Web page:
As far as years go, 2020 sits somewhere between watching grass grow and watching a platoon of Panza tanks roll across that grass, flatten your house and honk clown horns at your mailbox.
It’s no surprise then that things that help us forget about this year are a roaring success.
Case in point, Michael Jordan’s “The Last Dance” doco. When it aired earlier this year, I relished my time staring through MJ’s freakish yellow eyes and into the mind of one of the greatest athletes of all time.
But as the final credits rolled, and I landed firmly back in the year time travellers will avoid, I thought of a quote I like, by Earl Warren, former chief justice of the Supreme Court of the United States: “I always turn to the sports pages first, which records people's accomplishments. The front page has nothing but man's failures.”
No matter how we much we are struggling, or how badly the world is losing, someone, somewhere is winning on a sport’s field.
For me, sport has always had the answers when I don’t even know what the questions are.
So, having just landed in Singapore with VMLY&R as this asteroid-sized shit started to hit the proverbial fan, I thought I’d once again turn to sport to see what it’s doing right, and how we might be able to apply this to what we do.
Watching sport on the couch is a tough job, but someone’s got to do it.
For starters, at times like this, it’s ok to just be entertaining. Not everyone wants or expects us to focus on the world’s problems all the time. In fact, people often need time to forget those problems exist at all.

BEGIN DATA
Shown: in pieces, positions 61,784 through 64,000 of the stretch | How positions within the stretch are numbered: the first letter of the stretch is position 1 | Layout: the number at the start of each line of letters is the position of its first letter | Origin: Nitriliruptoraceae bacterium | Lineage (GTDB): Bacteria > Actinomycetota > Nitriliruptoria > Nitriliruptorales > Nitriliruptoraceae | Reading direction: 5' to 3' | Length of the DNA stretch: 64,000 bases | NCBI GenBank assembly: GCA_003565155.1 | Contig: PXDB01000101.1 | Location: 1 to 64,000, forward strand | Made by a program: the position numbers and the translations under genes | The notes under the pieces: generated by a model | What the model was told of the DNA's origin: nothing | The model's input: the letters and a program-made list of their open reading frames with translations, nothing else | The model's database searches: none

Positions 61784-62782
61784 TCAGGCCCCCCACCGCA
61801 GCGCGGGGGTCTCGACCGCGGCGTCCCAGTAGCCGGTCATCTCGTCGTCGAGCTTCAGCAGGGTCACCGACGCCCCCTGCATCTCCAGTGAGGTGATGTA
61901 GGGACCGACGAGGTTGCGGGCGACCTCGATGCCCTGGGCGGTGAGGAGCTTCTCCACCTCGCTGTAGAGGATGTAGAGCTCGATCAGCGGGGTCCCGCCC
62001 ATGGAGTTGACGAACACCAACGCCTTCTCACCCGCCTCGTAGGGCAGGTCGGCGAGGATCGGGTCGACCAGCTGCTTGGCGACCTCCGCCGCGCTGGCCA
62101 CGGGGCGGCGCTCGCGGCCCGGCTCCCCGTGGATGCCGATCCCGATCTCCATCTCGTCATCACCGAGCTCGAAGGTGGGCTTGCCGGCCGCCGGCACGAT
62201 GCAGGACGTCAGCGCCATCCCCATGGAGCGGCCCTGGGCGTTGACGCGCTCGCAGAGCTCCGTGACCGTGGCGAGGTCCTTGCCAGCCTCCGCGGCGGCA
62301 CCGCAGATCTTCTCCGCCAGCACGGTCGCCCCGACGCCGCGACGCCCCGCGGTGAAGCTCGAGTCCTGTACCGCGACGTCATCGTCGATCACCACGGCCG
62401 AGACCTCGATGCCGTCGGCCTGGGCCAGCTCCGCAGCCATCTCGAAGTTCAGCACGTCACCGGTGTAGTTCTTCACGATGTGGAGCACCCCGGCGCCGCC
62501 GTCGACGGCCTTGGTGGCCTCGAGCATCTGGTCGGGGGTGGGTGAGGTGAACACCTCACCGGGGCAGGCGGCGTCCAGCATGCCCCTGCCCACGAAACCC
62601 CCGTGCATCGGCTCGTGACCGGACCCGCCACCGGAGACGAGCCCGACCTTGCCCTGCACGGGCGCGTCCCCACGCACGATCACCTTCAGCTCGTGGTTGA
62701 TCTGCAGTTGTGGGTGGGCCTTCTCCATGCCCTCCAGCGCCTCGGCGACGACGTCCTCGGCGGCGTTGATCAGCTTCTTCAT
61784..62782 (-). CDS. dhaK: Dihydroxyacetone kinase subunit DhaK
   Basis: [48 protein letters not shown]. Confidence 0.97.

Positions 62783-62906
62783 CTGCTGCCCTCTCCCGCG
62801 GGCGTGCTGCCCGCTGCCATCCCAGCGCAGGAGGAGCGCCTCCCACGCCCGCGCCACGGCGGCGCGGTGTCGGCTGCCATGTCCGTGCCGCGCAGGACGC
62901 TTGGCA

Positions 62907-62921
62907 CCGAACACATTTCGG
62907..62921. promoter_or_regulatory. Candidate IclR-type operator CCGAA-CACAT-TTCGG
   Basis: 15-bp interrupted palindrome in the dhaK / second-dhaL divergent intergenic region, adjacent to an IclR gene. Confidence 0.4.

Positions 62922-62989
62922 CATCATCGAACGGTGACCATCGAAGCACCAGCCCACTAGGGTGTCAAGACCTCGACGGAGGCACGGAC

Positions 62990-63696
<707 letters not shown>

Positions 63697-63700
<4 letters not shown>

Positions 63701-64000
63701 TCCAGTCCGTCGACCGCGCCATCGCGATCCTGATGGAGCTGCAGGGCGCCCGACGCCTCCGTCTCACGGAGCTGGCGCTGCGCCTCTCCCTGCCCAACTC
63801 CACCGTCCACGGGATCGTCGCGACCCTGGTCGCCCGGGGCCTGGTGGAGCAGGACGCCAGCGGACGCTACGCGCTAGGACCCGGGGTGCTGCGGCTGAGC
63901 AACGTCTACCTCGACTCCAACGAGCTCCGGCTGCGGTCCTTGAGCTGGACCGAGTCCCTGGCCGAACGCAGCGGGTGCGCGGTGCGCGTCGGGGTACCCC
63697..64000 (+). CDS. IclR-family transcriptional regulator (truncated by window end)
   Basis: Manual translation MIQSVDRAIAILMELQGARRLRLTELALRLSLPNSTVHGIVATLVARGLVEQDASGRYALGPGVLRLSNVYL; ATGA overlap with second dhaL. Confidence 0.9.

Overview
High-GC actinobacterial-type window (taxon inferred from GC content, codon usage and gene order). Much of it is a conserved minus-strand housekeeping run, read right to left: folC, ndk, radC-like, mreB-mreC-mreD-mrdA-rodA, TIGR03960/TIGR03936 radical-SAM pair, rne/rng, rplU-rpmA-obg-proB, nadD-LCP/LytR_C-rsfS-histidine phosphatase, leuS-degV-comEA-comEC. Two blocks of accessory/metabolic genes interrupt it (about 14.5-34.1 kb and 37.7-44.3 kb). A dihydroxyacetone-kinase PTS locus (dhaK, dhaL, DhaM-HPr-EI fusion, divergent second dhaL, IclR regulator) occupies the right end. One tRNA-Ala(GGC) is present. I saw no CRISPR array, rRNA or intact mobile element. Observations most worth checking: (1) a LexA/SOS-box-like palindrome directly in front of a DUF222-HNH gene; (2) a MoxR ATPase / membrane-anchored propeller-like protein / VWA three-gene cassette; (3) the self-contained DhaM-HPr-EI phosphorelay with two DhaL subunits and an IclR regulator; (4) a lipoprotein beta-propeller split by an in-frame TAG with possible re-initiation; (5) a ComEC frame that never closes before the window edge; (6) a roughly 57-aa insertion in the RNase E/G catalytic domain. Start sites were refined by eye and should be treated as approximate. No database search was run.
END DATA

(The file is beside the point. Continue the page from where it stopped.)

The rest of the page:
So, as brands add boosters to the very on-trend quest to one-up each other with more altruistic, life-solving positionings, it’s still ok to have fun and be silly. Everyone needs a distraction. Some entertainment. Everyone needs to laugh. Look around at the world for a moment. Seriously, everyone needs to laugh.
Social is getting more physical. This year the tour de France competitors are competing from home via the virtual training platform ZWIFT. You can watch the race online, and by race I mean a split screen view of avatars on a CG course and riders sweating bullets on stationery bikes in their loungerooms.
The real beauty of this, however, is that anyone around the world can and do join in. By the thousands. The virtual l’etape du tour de France (excuse my terrible Aussie accent) allows people at home to ride three legs of the event, and raise money for a chosen charity in the process.
Competing at home alongside the pros is something I think we’ll see more and more of in the next few years. And what makes this evolution so fascinating to me is that fitness, gaming and sports are finally intertwining. The nerds and jocks are interbreeding. And that interbreeding is making for very entertaining babies.
No doubt brands are already eyeing how to get in on these platforms. We’re already doing some work with clients in a similar space. Hopefully before the rest of the world does too.